Your experience with project management tools. Project management tools do exactly as the name suggests. They help maintain a project. These tools can be used to set up requirements, run manual and automated tests, and log application bugs. Some examples are JIRA, ALM, and Visual Studio. Once you’ve used one, you’ve used them all. So be sure to get some practice in with any of these tools.
Your experience with tools for continuous integration. Continuous integration involves rapid updates and feedback for newly developed functionality. There are tools to help with process such as TeamCity, Jenkins, or Team Foundation Server. If you do not have experience with continues integration tools, download an open source tool and get some practice in!
Your understanding of the bug logging process. Every company has their own variation of this process, but logging bugs properly is something that’s very important for any QA to know. There are some great tools for logging bugs. Examples include Redmine, JIRA, and ALM. Learn one of these tools really well and be prepared to talk about it!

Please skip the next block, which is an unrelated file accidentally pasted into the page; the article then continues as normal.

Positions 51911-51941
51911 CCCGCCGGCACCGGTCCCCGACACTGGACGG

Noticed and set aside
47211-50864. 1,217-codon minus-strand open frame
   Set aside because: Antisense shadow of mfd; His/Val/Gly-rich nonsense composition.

Your knowledge and understanding of the SDLC lifecycle. This is the cycle of how an application is created. All interviewers and employers love to know that you are fully comfortable with the application process so that you can easily fit into their company process.
Your experience with a variety of automation tools. Knowing one automation tool is great, but knowing and having experience with multiple tools will surely set you apart from the rest. You may be hired for your experience as an automation tester, but you may only end up doing manual work. In the end, you will still be receiving a higher pay because your title and experience is that of an automation tester. Remember, you get paid for your experience and not for the work you do! Examples of QA automation tools are UFT, Selenium, and Visual Studio. You don’t have to be a master in each tool. Just get yourself familiar with a few of these tools, and you’ll be good to go!